Although most overtly discriminatory policies and practices promoting segregation – such as separate schools or seating on public transportation or in restaurants based on race, have been illegal for decades – segregation caused by structural, institutional, and individual racism still exists in many parts of the country. The removal of discriminatory policies and practices has impacted acts of racism but has had little effect on structural racism such as residential segregation, resulting in lingering structural inequalities. Although this area of research is gaining interest, structural forms of racism and their relationship to health inequities remain under-studied.
Residential segregation remains prevalent in many areas of the country and may influence both personal and community well-being. Residential segregation is considered to be a fundamental cause of health disparities in the U.S. and has been linked to poor health outcomes, including mortality, a wide variety of reproductive, infectious, and chronic diseases, and other adverse conditions.[1,2] Structural racism is also linked to poor-quality housing and disproportionate exposure to environmental toxins. Individuals living in segregated neighborhoods often experience increased violence, reduced educational and employment opportunities, limited access to quality health care, and restrictions to upward mobility.[2,3]
Residential Segregation – Non-White/White is an Index
Racial/ethnic residential segregation refers to the degree to which two or more groups live separately from one another in a geographic area. The index of dissimilarity is a demographic measure of the evenness with which two groups (non-white and white residents, in this case) are distributed across the component geographic areas (census tracts, in this case) that make up a larger area (counties, in this case).
The residential segregation index ranges from 0 (complete integration) to 100 (complete segregation). The index score can be interpreted as the percentage of either non-white or white residents that would have to move to different geographic areas in order to produce a distribution that matches that of the larger area.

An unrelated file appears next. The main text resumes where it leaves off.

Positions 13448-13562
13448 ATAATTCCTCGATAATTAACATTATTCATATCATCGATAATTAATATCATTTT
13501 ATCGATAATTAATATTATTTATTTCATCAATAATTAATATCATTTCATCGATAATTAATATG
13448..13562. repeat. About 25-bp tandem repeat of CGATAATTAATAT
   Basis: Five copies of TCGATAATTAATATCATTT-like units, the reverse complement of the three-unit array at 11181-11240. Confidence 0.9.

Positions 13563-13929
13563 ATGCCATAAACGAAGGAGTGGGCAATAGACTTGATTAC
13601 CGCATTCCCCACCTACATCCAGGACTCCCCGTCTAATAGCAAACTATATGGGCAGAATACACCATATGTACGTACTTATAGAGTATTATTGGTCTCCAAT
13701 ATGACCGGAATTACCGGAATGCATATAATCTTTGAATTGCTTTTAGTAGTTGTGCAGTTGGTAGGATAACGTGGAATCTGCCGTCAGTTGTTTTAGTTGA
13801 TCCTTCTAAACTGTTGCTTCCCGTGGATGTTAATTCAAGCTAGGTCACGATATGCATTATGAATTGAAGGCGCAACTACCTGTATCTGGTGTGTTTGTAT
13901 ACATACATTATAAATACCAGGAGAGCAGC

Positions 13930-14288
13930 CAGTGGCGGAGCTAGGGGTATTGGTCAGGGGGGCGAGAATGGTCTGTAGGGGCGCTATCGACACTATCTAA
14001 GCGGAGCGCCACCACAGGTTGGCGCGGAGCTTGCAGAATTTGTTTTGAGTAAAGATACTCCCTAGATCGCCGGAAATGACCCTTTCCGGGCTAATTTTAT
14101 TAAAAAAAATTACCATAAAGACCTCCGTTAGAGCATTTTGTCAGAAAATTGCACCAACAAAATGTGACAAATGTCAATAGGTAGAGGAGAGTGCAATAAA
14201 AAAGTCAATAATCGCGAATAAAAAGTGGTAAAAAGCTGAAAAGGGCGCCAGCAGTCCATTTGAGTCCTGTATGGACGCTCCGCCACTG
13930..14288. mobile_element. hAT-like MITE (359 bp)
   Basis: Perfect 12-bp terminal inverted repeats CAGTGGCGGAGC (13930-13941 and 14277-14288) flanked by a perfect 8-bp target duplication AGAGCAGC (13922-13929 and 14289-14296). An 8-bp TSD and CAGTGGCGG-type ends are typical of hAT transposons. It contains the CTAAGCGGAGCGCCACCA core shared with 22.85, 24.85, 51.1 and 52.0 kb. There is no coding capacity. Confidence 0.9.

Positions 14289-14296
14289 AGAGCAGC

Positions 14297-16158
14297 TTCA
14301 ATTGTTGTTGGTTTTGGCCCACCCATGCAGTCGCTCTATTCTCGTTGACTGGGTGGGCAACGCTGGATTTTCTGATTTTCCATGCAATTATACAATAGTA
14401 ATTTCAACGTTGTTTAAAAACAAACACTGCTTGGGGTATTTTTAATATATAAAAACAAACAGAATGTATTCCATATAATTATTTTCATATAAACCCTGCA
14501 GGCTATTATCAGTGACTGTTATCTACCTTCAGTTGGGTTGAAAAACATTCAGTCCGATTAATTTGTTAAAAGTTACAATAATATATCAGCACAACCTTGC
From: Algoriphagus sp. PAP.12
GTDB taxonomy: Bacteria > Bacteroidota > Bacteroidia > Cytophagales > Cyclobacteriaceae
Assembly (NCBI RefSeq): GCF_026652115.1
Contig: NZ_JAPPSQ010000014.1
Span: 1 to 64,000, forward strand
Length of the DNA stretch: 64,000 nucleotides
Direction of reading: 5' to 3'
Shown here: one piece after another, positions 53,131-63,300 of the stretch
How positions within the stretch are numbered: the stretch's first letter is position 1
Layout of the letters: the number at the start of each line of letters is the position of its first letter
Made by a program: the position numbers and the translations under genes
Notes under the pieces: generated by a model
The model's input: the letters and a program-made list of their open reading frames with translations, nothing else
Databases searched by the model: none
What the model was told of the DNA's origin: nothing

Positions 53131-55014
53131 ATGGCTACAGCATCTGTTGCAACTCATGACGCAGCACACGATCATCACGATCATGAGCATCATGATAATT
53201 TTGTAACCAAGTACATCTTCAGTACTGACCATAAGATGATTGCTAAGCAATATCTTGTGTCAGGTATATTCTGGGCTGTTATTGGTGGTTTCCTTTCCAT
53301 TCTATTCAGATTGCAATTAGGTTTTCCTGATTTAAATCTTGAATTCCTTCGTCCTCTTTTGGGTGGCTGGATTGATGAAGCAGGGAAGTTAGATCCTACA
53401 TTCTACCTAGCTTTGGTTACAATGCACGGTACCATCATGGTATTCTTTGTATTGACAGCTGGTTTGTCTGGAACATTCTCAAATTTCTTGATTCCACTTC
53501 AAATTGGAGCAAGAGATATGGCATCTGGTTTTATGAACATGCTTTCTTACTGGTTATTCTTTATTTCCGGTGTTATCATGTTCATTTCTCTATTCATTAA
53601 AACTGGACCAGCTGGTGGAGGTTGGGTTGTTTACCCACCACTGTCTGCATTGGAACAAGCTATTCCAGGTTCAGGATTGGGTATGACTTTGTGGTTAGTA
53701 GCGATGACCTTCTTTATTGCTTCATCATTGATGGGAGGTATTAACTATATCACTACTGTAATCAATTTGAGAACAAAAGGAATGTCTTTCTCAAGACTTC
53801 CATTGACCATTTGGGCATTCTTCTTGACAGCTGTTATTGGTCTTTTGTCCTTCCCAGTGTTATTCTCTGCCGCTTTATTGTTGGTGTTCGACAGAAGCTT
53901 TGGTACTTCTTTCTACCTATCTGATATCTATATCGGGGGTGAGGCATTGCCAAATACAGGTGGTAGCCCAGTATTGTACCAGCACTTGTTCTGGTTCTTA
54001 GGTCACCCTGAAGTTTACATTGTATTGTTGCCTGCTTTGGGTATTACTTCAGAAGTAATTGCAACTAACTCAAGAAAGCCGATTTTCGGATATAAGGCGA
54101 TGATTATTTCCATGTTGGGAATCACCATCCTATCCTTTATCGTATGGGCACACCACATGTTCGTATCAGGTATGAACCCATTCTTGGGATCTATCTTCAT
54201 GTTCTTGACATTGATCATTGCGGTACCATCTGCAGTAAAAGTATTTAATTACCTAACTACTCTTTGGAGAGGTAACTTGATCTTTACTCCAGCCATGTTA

Some Data are Suppressed
A missing value is reported for counties with non-white populations less than 100 in the time frame.
This measure is a reflection of racial and not ethnic discrimination. People identifying as Hispanic can be included in either the non-white or white groups.
It is also important to consider that for some population groups, such as new immigrants, living among others who share their cultural beliefs and practices can help build social connections that can lessen the health risks of hardship and neighborhood disadvantage.
This measure can be used to track progress with some caveats. It is important to note that the estimate provided in the County Health Rankings covers a 5-year period. However, in most counties, it is relatively simple to obtain single-year estimates from the resource included below.
Years of Data Used
American Community Survey, 5-year estimates
The American Community Survey (ACS) is a nationwide survey designed to provide communities with a fresh look at how they are changing. It is a critical element in the Census Bureau's reengineered decennial census program. The ACS collects and produces population and housing information every year instead of every ten years, and publishes both one-year and five-year estimates. The County Health Rankings use American Community Survey data to obtain measures of social and economic factors.
 Gee G, Ford C. Structural racism and health inequities: Old issues, new directions. Du Bois Review. 2011;8:115-132.
 Kramer MR, Hogue CR. Is segregation bad for your health? Epidemiol. Rev. 2009;31:178-194.
 Bailey ZD, Krieger N, Agénor M, Graves J, Linos N, Bassett MT. Structural racism and health inequities in the USA: Evidence and interventions. Lancet. 2017;389:1453-1463.
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